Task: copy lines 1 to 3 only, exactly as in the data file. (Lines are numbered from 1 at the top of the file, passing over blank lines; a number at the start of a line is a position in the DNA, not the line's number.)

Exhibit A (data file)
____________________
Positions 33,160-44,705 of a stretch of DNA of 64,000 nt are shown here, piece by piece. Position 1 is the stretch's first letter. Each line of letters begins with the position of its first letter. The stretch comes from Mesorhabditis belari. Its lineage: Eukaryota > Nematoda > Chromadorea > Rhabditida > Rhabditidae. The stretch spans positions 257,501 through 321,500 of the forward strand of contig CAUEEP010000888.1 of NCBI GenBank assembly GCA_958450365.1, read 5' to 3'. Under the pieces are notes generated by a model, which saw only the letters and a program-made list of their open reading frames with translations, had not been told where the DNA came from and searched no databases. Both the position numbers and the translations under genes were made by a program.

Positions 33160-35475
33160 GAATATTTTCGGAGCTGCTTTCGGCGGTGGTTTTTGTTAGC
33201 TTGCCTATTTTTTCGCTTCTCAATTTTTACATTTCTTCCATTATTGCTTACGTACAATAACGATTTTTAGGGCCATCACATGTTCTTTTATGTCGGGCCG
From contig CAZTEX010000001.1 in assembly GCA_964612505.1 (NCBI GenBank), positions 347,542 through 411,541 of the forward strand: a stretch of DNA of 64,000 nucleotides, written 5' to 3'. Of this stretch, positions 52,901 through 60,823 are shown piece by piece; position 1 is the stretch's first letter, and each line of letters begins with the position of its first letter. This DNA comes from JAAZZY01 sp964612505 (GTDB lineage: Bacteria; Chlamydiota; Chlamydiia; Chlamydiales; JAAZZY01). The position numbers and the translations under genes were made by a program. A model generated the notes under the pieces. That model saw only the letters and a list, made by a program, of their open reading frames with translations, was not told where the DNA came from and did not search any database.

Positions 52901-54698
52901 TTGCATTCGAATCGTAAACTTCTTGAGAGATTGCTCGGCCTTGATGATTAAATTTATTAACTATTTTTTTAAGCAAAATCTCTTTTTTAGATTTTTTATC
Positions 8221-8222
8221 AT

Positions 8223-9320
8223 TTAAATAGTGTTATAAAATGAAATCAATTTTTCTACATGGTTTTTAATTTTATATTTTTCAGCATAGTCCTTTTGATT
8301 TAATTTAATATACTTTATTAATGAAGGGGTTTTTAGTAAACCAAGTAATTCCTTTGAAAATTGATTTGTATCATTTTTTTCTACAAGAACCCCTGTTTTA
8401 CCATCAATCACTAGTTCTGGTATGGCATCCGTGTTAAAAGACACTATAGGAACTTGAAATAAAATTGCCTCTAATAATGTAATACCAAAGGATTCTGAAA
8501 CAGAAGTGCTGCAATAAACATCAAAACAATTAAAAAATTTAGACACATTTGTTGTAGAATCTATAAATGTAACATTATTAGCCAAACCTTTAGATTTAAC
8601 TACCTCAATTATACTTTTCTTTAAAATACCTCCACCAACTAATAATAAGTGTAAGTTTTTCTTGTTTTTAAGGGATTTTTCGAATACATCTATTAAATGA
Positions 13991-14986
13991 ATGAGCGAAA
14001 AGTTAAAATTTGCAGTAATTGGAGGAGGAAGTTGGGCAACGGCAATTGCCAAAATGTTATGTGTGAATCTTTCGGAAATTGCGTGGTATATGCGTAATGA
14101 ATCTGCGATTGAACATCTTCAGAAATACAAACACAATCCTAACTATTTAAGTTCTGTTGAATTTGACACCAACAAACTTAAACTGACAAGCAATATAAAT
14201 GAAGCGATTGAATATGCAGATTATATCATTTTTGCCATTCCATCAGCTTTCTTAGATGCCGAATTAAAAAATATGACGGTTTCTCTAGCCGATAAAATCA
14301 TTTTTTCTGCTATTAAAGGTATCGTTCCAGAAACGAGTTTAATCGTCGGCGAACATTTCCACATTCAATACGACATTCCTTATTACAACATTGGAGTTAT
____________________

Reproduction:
Positions 33,160-44,705 of a stretch of DNA of 64,000 nt are shown here, piece by piece. Position 1 is the stretch's first letter. Each line of letters begins with the position of its first letter. The stretch comes from Mesorhabditis belari. Its lineage: Eukaryota > Nematoda > Chromadorea > Rhabditida > Rhabditidae. The stretch spans positions 257,501 through 321,500 of the forward strand of contig CAUEEP010000888.1 of NCBI GenBank assembly GCA_958450365.1, read 5' to 3'. Under the pieces are notes generated by a model, which saw only the letters and a program-made list of their open reading frames with translations, had not been told where the DNA came from and searched no databases. Both the position numbers and the translations under genes were made by a program.

Positions 33160-35475
33160 GAATATTTTCGGAGCTGCTTTCGGCGGTGGTTTTTGTTAGC